Millions of astronomers-for-a-day gasped and cheered Monday in hundreds of cities, towns and parks along a 70-mile-wide "path of totality" as the much-ballyhooed Great American Eclipse rolled across the nation.
Many millions more took a break from work and other activities to peer at the partial eclipse viewable everywhere.
The total solar eclipse — when the moon completely obscures the sun — started in Oregon, darkening the skies over Salem for just a few minutes in the middle of a sunny day. The total eclipse wrapped up along coastal South Carolina less than two hours later.
Finding the words to describe the experience of totality wasn't easy for campers at Solartown just outside of Madras, Oregon.
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"Short of the birth of my kids, it was the most beautiful thing I've seen in my life," David Wiza Of Beaverton said. "I'm an emotional baby anyway, but holy cow."
Karri White, a banker from Santa Cruz, California, choked up and wiped away tears after she and her family and friends did a group hug during totality.
"In the midst of it, I teared up," White said. "It was just a glorious feeling."
The total eclipse was a brief event, lasting less than three minutes even in prime locations. The entire nation was treated to a partial version.
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Weather posed few problems for sky gazers, although it rained in parts of Missouri and was cloudy in much of South Carolina as the partial eclipse grew closer to totality.
In Charleston, S.C., the last major city in the path of totality, a thick layer of clouds — with only a few peeks of sun — covered the downtown sky as the partial eclipse began. Still, people were in a festive mood on their blankets and chairs at Marion Square, cheering during the brief breaks in the cloud cover.
Totality was visible in Charleston despite a thunderstorm cranking up north of the city, and the darkness during totality was accompanied by wild bolts of lightning. Some of the tourists couldn't hide their disappointment with the weather.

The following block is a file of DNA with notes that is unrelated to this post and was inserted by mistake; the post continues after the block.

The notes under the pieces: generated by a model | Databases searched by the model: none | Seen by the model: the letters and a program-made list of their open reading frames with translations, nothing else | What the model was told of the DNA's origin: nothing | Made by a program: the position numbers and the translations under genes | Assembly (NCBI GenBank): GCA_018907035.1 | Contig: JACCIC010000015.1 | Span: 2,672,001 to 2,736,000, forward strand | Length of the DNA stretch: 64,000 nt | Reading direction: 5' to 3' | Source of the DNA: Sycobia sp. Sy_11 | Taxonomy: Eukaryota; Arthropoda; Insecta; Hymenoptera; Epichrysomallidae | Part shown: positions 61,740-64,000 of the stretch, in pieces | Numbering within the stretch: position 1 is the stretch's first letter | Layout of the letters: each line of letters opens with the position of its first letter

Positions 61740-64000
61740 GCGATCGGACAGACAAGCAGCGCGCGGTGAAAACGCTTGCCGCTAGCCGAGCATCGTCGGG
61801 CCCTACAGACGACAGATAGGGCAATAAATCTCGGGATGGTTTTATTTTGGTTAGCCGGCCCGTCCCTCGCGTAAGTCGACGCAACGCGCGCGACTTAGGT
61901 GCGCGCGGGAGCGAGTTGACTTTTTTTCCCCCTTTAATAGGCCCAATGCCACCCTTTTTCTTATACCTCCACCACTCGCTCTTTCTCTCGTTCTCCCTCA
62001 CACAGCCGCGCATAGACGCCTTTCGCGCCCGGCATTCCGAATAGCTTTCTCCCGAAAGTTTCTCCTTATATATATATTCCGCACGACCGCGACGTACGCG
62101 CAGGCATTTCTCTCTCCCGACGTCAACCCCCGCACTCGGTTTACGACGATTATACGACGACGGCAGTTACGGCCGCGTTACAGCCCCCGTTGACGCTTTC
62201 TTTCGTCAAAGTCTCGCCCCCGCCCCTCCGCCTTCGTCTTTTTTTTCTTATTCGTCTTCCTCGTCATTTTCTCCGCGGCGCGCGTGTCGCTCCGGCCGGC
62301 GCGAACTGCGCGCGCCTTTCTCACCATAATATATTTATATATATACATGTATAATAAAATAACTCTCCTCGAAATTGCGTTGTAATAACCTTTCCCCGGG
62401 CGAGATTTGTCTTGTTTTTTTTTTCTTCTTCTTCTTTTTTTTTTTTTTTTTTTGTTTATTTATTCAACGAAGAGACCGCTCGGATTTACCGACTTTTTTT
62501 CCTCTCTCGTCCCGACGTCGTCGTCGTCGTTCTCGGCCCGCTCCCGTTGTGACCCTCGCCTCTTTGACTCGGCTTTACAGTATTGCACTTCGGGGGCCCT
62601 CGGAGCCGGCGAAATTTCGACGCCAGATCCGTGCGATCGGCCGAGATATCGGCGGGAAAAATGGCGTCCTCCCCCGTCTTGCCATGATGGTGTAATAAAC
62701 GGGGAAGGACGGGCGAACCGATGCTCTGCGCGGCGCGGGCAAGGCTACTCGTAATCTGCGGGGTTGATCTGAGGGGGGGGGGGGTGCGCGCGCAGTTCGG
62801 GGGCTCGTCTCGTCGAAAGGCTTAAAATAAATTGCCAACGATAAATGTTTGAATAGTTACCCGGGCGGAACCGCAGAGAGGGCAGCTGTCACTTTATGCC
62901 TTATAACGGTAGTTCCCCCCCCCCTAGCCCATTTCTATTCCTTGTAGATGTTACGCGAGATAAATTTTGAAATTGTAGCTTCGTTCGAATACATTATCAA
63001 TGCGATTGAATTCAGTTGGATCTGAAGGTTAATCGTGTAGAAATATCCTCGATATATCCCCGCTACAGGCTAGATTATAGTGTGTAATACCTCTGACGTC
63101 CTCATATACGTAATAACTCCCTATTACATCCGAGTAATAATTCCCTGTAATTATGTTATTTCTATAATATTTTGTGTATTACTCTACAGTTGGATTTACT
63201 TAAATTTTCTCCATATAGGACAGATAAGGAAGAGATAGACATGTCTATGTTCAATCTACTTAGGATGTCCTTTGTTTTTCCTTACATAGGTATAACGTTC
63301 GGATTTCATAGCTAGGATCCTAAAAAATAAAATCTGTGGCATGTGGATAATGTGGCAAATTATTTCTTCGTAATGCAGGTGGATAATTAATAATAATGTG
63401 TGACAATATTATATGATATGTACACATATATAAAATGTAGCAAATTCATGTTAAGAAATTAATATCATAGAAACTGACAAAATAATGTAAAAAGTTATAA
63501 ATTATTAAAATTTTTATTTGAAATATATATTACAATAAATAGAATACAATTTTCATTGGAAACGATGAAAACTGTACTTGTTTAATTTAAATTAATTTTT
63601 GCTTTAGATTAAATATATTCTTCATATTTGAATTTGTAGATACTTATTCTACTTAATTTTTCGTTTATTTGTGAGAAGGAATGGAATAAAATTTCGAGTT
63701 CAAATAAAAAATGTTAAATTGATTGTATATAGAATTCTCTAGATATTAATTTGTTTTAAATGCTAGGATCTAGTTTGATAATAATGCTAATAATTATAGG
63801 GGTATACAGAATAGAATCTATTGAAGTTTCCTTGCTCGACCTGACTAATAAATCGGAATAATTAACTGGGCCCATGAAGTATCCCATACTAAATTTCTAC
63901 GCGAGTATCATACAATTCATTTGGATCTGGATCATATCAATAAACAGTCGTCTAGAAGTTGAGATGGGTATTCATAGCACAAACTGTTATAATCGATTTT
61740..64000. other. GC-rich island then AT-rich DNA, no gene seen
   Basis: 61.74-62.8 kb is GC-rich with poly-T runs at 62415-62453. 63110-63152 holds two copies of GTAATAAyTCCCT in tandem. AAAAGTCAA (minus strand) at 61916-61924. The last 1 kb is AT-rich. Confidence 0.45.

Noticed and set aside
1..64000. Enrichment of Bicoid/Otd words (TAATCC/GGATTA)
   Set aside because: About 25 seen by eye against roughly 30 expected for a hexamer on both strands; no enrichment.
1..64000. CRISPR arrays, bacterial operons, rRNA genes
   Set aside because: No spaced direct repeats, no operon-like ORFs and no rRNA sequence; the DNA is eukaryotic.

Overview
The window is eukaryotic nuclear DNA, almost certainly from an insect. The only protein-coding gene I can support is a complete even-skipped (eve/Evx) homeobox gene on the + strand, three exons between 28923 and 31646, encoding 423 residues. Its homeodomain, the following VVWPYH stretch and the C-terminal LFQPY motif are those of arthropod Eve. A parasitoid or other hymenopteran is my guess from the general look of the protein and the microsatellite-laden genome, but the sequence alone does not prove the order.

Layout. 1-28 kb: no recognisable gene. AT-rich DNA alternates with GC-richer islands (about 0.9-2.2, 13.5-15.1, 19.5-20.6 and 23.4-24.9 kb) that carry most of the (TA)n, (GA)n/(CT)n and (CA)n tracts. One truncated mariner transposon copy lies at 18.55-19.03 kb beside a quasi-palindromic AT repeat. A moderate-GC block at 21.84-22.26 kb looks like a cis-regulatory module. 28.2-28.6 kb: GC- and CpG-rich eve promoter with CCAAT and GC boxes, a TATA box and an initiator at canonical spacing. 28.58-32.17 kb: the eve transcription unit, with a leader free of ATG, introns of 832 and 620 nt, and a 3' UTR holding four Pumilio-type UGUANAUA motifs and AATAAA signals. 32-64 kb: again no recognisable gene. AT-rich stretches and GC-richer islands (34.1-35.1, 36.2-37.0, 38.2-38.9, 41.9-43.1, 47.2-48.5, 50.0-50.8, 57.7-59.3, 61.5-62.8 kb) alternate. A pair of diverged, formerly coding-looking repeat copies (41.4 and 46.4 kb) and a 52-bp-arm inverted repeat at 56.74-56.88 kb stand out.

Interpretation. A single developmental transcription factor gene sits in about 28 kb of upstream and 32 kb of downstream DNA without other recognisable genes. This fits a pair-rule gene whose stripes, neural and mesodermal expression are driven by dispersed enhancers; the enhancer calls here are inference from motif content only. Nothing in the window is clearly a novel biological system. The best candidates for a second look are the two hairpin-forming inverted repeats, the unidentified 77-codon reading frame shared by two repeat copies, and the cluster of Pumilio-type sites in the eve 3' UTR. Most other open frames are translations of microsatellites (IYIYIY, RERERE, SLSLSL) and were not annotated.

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"We want to punch the clouds right in the face," said Terry Tucker of Vineland, N.J., who was in South Carolina to see the eclipse with his wife and son.
The bad weather held off in Jefferson City, Mo., where NASA livestreamed the eclipse. A thunderous roar rose up from outside the State Capitol as the skies went dark.
"It was probably the most amazing thing I've ever seen in my life," said Jefferson City resident Robert Erwin. "You're looking through eclipse glasses and all of a sudden nothing's there. I took them off and experienced totality. It was incredible."
Trucker Bob Stomp, who makes a regular run hauling chemicals from Chicago to Jefferson City, said he knew where to find a view of the eclipse: just behind a gas station near a McDonald's in Ashland, Mo.
"I believe it's proof there is a God," Stomp said of the eclipse. "This is absolutely a once-in-a-lifetime opportunity. It's just awe-inspiring."
In Nashville, a rowdy, sold-out crowd of thousands at First Tennessee Park booed lustily as clouds partially obscured the eclipse, then roared their pleasure when the clouds cleared just in time. Other parts of the city weren't so lucky.
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Miguel Bera, 30, watched the eclipse among throngs along the Cumberland River downtown.
"I was very excited to see the sun cover the moon," Bera said. "But at the last minute when it happened the clouds covered it all so I was very, very disappointed."
Nashville educational TV host Janet Ivey said interest was phenomenal across the city.
"The solar eclipse is science’s Christmas and Super Bowl all wrapped up into one,” Ivey said.
Rice reported from Charleston; Bacon from McLean, Va. Contributing: Elizabeth Weise, USA TODAY; Adam Tamburin, Stacey Barchenger, Mary Hance and Natalie Neysa Alund, The Tennessean,; Pate, Gary Horowitz, Salem, Ore., Statesman Journal; Wes Johnson, Springfield (Mo.) News-Leader